Calling the shots, David Frost filched a cigar from his navy blue suit. Belatedly, another fawning piece about the legend.
I’d fawned often, I found as I dug into the archive, having cornered him every time he’d sallied up to Edinburgh and, specifically, I’m recalling his jaunt to Edinburgh for a Television Festival. Before settling down for coffee he refused to light up while the cameraman was near our table.
I’d dared remind Sir David that it was being suggested he was “losing his bite” on telly. A prominent Scottish politician had told him: “You have a way of asking beguiling questions with potentially lethal consequences”, and I told him I’d be happy to have these words on my gravestone.
“My technique may, on occasion, be confrontational, but in general you can ask the most testing questions in a civilised manner that makes it more difficult for the interviewee to do a pompous sidestep.
“The thing is, you hope that your technique improves with the passing of the years and the number of interviews you’ve done.”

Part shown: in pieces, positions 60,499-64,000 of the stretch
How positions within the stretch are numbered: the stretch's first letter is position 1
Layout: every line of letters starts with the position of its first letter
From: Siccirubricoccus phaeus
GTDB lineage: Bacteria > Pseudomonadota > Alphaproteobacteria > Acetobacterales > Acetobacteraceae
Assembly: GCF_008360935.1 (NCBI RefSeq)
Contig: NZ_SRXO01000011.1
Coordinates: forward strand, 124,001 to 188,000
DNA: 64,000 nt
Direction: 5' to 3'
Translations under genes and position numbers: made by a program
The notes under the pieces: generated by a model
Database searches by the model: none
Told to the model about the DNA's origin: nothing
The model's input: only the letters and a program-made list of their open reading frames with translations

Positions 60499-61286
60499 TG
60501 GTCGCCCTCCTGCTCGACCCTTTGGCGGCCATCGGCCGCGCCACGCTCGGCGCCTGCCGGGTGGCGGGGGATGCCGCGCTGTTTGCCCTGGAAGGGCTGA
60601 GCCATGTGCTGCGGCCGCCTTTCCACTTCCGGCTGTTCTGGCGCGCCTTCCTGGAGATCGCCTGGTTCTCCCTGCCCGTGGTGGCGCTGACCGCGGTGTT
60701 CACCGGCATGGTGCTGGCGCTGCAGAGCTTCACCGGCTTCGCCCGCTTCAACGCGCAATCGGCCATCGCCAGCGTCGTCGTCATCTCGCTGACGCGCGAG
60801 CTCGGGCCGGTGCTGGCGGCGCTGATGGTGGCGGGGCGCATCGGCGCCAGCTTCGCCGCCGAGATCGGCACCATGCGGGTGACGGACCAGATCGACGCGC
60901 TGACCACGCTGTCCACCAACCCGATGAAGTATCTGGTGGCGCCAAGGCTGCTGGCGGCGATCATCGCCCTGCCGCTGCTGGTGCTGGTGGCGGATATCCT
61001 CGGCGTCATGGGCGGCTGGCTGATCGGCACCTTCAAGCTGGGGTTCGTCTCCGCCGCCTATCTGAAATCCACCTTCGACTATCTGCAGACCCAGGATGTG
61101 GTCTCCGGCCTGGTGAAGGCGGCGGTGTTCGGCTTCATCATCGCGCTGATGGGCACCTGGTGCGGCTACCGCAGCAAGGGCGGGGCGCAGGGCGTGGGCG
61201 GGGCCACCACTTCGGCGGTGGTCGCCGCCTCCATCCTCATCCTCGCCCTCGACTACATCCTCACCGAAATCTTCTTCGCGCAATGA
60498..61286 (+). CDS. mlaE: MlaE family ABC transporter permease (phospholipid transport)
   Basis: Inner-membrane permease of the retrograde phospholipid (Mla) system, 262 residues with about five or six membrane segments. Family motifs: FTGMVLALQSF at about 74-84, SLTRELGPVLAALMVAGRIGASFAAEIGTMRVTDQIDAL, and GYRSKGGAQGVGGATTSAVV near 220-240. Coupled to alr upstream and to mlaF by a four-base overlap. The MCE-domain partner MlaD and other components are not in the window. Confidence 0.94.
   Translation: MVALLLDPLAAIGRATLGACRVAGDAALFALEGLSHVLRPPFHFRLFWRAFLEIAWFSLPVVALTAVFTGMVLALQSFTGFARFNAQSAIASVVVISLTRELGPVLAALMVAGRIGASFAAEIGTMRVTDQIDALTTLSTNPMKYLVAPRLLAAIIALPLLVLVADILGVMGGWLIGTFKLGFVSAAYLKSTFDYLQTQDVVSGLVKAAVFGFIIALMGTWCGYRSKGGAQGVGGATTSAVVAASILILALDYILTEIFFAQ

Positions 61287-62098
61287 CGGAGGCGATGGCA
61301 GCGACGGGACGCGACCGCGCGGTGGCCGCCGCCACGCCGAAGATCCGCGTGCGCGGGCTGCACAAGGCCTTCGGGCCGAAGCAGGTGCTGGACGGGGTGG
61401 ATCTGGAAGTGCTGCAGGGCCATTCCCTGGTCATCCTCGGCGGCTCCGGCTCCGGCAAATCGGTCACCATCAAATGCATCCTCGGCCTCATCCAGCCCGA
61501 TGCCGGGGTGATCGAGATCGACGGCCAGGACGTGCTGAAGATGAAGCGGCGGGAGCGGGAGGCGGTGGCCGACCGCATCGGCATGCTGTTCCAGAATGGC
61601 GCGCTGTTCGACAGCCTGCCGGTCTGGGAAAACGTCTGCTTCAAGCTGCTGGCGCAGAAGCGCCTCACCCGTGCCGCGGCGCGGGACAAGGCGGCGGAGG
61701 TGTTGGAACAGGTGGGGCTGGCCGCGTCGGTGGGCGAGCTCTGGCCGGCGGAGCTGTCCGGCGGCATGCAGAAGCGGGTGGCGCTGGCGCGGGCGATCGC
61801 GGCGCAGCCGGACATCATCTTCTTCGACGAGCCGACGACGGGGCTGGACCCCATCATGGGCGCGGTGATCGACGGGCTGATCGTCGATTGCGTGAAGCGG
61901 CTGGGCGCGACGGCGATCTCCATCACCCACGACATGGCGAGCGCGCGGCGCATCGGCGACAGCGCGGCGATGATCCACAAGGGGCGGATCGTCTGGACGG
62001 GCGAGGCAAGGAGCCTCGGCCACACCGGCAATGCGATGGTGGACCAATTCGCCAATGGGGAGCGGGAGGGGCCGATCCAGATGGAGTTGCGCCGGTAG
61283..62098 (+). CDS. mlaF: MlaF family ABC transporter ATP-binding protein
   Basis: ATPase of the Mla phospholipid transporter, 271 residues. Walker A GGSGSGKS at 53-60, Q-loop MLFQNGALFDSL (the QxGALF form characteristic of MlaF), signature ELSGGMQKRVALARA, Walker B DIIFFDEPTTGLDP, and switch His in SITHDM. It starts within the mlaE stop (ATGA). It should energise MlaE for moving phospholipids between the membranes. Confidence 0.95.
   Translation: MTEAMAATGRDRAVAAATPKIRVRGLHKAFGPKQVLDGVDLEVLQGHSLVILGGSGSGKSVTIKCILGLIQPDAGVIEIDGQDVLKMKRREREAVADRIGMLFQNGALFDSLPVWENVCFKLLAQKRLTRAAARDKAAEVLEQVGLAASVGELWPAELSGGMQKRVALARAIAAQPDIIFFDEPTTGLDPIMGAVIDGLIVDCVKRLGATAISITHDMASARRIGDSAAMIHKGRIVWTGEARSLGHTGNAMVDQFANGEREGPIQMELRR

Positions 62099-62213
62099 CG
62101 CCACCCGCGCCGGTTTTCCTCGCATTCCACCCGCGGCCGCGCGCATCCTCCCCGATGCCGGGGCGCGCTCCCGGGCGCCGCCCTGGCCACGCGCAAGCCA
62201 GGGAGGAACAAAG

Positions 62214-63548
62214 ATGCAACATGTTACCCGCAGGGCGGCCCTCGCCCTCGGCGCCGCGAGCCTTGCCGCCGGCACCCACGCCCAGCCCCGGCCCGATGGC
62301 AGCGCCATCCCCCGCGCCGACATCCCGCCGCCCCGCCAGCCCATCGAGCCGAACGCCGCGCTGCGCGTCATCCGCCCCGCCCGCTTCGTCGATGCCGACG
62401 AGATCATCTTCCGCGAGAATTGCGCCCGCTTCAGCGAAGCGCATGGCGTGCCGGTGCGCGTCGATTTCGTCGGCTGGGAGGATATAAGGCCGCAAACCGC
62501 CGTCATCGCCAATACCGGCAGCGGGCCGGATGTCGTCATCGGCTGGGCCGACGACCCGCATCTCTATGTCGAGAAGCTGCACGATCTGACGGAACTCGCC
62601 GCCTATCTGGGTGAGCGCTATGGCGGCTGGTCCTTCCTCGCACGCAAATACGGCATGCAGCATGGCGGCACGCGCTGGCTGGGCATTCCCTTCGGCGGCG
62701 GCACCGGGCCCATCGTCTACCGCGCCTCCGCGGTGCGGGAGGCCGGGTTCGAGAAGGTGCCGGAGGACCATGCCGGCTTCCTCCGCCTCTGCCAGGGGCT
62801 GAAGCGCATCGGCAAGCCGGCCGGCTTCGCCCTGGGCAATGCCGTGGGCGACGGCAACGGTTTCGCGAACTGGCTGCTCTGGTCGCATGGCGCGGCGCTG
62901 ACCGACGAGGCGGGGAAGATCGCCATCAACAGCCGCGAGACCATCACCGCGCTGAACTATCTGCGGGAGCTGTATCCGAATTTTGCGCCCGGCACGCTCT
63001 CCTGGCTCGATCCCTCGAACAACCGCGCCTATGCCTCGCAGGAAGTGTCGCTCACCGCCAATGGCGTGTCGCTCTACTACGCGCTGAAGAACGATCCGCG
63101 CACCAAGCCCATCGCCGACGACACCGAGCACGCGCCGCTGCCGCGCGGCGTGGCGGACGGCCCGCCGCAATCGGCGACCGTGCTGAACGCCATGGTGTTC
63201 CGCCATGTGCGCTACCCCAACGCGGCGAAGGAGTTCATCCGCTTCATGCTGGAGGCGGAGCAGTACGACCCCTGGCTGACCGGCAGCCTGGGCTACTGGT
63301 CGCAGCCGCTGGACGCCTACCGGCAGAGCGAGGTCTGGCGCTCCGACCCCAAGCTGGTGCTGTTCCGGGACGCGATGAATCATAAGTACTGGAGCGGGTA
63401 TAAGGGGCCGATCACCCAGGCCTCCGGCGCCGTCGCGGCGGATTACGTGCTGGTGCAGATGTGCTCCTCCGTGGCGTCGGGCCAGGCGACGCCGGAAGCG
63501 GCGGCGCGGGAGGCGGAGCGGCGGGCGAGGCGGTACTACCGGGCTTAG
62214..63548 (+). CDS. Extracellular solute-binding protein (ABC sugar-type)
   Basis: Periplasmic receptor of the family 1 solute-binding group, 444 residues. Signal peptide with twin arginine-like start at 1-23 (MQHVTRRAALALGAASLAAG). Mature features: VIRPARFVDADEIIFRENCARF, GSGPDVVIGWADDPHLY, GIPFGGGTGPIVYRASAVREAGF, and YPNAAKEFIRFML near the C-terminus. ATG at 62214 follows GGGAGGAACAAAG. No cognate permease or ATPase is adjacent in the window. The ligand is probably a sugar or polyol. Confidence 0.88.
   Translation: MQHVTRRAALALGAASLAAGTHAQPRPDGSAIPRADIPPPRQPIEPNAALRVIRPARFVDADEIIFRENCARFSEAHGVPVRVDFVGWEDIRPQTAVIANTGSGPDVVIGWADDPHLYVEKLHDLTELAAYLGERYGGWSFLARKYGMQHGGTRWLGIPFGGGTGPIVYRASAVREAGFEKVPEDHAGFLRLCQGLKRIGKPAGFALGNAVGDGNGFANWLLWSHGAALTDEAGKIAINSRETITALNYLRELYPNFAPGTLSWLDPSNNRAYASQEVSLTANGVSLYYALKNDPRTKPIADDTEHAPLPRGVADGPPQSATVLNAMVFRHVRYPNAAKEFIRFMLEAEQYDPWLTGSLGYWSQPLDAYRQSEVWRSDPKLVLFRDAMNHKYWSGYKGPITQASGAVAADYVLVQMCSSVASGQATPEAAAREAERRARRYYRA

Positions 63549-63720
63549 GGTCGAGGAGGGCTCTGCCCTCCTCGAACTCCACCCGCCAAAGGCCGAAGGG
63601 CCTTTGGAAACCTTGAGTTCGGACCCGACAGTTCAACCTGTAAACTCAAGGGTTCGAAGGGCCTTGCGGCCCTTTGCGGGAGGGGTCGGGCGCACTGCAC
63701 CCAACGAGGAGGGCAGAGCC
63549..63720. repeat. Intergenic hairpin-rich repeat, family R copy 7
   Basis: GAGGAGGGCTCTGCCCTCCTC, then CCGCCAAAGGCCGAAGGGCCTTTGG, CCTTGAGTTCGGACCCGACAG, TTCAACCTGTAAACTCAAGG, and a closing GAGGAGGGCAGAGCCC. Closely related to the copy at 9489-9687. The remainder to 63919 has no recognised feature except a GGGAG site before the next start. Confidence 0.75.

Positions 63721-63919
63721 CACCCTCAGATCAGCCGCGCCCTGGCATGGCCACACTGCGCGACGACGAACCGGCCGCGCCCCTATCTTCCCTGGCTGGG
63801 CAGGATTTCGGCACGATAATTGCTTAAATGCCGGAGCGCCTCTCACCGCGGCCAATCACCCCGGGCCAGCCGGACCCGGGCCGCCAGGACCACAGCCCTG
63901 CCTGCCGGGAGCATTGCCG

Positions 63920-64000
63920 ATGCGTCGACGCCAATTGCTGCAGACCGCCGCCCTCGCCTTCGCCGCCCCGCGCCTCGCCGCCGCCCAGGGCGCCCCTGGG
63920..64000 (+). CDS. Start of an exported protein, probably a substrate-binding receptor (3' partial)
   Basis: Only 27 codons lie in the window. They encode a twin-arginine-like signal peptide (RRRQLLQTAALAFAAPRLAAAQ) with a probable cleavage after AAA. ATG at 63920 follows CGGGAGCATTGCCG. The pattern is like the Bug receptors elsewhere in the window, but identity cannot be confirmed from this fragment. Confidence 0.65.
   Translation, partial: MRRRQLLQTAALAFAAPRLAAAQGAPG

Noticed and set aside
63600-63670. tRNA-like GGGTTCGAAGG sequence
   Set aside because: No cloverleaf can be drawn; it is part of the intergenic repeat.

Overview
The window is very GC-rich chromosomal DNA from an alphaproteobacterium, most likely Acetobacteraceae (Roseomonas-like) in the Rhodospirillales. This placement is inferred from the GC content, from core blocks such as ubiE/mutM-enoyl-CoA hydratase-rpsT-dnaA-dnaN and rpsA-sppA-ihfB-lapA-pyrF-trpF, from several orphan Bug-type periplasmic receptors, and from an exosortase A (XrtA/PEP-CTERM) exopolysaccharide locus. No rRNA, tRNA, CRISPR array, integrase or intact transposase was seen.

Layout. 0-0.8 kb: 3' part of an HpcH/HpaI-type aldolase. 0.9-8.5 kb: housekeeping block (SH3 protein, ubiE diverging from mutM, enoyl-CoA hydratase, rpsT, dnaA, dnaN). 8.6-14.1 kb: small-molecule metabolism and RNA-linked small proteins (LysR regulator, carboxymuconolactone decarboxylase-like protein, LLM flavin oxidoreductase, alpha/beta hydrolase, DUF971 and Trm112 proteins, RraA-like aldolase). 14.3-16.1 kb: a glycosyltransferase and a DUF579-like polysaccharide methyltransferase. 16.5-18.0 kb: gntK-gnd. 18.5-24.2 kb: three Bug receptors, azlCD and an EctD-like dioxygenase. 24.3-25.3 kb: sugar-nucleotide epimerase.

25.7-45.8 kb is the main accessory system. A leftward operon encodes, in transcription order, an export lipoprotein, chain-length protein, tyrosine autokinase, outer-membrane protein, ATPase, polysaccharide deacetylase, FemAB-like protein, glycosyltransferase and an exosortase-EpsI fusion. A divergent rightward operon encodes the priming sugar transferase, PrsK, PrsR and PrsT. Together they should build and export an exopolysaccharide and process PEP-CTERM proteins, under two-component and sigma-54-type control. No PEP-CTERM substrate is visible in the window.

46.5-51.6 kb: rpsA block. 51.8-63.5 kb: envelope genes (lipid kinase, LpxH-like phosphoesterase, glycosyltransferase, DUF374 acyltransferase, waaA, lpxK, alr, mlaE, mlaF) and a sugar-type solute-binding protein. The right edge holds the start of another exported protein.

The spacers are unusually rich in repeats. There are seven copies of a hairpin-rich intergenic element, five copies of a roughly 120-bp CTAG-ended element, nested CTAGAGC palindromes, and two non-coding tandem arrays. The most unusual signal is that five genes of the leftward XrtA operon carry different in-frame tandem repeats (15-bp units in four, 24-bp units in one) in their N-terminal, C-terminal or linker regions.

Mindful of his knighthood, I mentioned he’d been rated the third most famous person in the UK after the Queen and the Prime Minister. He insisted he hadn’t let the honour go to his head. But did admit to having Sir David Frost OBE on his notepaper.
“Some people have a problem and call me ‘Sir Frost’ and got a letter that started ‘Dear Sir Obe.’ A brand new experience for me – ‘yours sincerely, Sir Obe.’”
How did he rate himself, then, in the league table? “I think I’d be jogging along merrily somewhere in the first 50.” Despite assertions that he was losing it a bit.
“You want a scoop and I’ve already given you one, The scoop letter to Sir Obe. You’re first to hear about it.”